A complaint must contain "sufficient factual matter, accepted as true, to 'state a claim to relief that is plausible on its face.'" Ashcroft v. Iqbal, 556 U.S. 662, 678 (2009) (quoting Bell Atlantic Corp. v. Twombly, 550 U.S. 544, 570 (2007)). Facial plausibility exists "when the plaintiff pleads factual content that allows the court to draw the reasonable inference that the defendant is liable for the misconduct alleged." Iqbal, 556 U.S. at 678. An inference of a mere possibility of misconduct is not sufficient to support a plausible claim. Id. at 679. As the Twombly opinion stated, "Factual allegations must be enough to raise a right to relief above the speculative level." 550 U.S. at 555. "A pleading that offers 'labels and conclusions' or 'a formulaic recitation of the elements of a cause of action will not do.' . . . Nor does a complaint suffice if it tenders 'naked assertion[s]' devoid of 'further factual enhancement.'" Iqbal, 556 U.S. at 678 (quoting Twombly, 550 U.S. at 555, 557). Although when considering a motion to dismiss a court must accept as true all factual allegations in the complaint, this principle does not apply to legal conclusions couched as factual allegations. Twombly, 550 U.S. at 555. IV. Allegations of the Complaint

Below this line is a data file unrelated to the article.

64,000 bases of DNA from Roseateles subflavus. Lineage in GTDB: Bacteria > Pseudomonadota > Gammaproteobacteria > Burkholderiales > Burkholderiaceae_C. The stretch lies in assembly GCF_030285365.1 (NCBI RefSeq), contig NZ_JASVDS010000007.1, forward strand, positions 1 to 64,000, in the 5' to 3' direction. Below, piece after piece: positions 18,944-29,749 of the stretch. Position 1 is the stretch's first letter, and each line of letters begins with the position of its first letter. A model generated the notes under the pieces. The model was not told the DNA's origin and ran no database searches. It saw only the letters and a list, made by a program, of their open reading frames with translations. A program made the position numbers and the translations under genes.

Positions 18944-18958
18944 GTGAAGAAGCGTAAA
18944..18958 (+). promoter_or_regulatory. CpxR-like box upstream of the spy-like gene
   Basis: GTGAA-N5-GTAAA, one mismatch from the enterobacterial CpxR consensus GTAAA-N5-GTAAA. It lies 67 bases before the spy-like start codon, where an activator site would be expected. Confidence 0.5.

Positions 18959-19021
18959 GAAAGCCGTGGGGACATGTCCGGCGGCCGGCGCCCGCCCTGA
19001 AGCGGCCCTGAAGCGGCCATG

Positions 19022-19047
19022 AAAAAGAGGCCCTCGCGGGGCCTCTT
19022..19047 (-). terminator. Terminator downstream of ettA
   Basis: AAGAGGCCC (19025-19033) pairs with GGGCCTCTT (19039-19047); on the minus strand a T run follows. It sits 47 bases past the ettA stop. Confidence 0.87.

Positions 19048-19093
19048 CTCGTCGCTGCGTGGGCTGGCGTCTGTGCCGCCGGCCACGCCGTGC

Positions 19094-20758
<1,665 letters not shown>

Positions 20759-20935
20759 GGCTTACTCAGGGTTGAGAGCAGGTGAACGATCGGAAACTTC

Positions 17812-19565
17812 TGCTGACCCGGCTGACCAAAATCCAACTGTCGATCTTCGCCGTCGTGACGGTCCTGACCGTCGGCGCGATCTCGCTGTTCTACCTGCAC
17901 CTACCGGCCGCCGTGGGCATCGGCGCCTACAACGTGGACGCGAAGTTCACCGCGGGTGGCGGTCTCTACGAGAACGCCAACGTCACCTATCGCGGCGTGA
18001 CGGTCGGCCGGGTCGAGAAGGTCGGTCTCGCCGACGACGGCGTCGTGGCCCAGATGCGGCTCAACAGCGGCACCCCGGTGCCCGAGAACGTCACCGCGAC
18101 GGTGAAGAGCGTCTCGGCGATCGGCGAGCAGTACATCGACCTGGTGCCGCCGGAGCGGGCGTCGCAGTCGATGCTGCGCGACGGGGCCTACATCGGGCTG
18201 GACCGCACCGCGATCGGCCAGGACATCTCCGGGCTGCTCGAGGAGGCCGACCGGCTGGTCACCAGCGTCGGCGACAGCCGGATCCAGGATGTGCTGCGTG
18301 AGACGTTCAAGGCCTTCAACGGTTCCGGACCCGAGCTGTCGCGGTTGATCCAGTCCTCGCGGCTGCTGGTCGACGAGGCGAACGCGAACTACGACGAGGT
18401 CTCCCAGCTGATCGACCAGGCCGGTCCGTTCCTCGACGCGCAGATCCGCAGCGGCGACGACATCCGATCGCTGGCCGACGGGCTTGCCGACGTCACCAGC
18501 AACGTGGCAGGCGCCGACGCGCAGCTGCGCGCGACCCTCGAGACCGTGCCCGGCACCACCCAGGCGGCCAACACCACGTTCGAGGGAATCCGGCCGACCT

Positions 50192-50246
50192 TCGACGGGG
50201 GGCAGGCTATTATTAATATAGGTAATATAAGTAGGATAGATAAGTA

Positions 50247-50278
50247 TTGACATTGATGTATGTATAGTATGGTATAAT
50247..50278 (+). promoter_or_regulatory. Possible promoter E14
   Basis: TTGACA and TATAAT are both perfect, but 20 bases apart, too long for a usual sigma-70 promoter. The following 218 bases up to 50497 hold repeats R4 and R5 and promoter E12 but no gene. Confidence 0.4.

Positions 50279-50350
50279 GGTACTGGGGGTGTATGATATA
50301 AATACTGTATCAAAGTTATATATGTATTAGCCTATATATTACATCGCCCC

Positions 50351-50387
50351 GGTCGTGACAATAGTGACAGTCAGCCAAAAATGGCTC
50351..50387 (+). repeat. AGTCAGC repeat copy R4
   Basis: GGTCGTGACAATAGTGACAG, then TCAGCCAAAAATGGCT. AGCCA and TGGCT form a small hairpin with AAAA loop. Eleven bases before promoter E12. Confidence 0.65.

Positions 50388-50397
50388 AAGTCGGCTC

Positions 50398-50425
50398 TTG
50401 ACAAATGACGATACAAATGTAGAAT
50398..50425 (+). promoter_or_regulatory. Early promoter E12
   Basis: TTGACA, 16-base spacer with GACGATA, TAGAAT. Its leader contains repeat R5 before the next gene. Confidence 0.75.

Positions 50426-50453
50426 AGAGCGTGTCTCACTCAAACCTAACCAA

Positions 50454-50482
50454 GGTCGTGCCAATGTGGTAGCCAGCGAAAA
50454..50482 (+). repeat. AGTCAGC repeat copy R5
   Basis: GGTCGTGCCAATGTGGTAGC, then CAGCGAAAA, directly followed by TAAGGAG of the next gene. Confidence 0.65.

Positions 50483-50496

DPL supplies energy and energy infrastructure to Credit Plus's property in Salisbury, Maryland. (Compl. ¶¶ 5, 6.) In 2013, Credit Plus installed on its property a three-phase solar power electrical system designed to permit energy to flow to its property as well as to permit energy to flow from Credit Plus's property back to the "grid" when the solar panels generate a surplus. (Id. ¶ 7.) Pursuant to industry standards and local law, DPL disconnected the power lines servicing Credit Plus's property and reconnected them when installation was complete. (Id. ¶ 8.) When DPL reconnected the lines, it reversed them so that the power line to bring power to the property was installed to carry energy from the property and the power line to carry energy from the property was installed to bring power to the property. (Id. ¶ 9.) The error was not discovered for approximately one hour. (Id. ¶ 10.) During this time, the three-phase electrical system ran in reverse and damaged the eleven air-conditioning units serving Credit Plus's property. (Id. ¶ 11.) DPL's reversal of the power lines constituted a breach of its duty to Credit Plus. (Id. ¶ 18.) Because of DPL's negligence in reversing the power lines, Credit Plus incurred approximately $132,000 in repairs to its air-conditioning units. (Id. ¶ 12.)